• [0045]
    The memory 54 can include random access memory (RAM), read-only memory (ROM), a hard disk, optical disk, combinations thereof, and the like, and may be physically located in the same computing device or parts thereof may be accessible to the computing device, e.g., via a local area network or the Internet. The digital processor 56 can be variously embodied, such as by a single-core processor, a dual-core processor (or more generally by a multiple-core processor), a digital processor and cooperating math coprocessor, a digital controller, or the like.
  • [0046]
    The term “software” as used herein is intended to encompass any collection or set of instructions executable by a computer or other digital system so as to configure the computer or other digital system to perform the task that is the intent of the software. The term “software” as used herein is intended to encompass such instructions stored in storage medium such as RAM, a hard disk, optical disk, or so forth, and is also intended to encompass so-called “firmware” that is software stored on a ROM or so forth. Such software may be organized in various ways, and may include software components organized as libraries, Internet-based programs stored on a remote server or so forth, source code, interpretive code, object code, directly executable code, and so forth. It is contemplated that the software may invoke system-level code or calls to other software residing on a server or other location to perform certain functions.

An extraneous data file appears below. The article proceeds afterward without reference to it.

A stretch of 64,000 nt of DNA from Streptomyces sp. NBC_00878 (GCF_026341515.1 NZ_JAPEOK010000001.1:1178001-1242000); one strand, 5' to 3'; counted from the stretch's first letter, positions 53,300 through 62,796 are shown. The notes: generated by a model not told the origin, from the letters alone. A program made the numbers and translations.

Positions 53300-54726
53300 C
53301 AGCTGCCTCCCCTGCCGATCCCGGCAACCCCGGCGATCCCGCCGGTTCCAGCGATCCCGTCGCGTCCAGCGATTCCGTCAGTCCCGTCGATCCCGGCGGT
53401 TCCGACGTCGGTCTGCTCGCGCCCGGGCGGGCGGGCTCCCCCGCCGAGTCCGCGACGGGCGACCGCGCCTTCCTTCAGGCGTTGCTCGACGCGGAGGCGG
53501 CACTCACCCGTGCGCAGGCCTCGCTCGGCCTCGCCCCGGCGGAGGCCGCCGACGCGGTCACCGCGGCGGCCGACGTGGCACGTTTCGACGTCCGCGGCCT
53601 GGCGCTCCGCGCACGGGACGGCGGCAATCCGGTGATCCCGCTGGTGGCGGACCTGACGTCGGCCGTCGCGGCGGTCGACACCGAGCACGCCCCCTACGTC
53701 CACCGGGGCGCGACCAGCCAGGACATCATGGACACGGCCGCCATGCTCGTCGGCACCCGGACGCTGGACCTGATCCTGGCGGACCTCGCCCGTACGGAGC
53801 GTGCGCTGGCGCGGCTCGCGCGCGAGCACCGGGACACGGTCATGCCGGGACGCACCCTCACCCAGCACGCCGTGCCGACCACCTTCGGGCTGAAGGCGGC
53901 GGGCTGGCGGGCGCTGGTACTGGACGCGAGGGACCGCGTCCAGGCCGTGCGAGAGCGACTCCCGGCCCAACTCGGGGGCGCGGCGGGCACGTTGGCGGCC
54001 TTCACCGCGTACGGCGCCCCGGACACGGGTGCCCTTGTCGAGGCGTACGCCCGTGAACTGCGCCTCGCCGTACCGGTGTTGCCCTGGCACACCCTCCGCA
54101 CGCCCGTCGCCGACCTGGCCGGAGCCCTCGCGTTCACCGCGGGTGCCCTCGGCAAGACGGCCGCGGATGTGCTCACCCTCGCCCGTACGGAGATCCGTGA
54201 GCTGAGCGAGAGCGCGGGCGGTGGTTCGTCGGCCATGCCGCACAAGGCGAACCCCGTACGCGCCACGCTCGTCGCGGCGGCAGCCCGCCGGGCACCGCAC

• [0047]
    The client device 64 may include a display 78, such as an LCD screen or computer monitor and a user input device 80 for entering a query e.g., by typing or voice input, and for selecting refinements to the query proposed by the system. Suitable input devices 80 may include a keyboard, keypad, touch screen, cursor control device, microphone and voice to text converter, or combination thereof.
  • [0048]
    As shown in FIG. 2, the web interface 62 includes a search initiation button 84 which initiates the guided search when the user actuates it. A query field 86 displays the user's query 87 as it is input. Optionally, a list area 88 lists the terms of entity structures, and/or nodes that are responsive to the input query. A display area 90 displays the tree structure 28 in which a selected cluster 42 may be highlighted. Area 90 can be brought up on the web interface 62 when the user actuates a “display tree” button 92 or may be generated automatically as the user types. When a user has decided which cluster should form the basis of the search, the user may initiate the search, e.g., by double clicking on the highest level node in the cluster and/or by clicking a search button 94.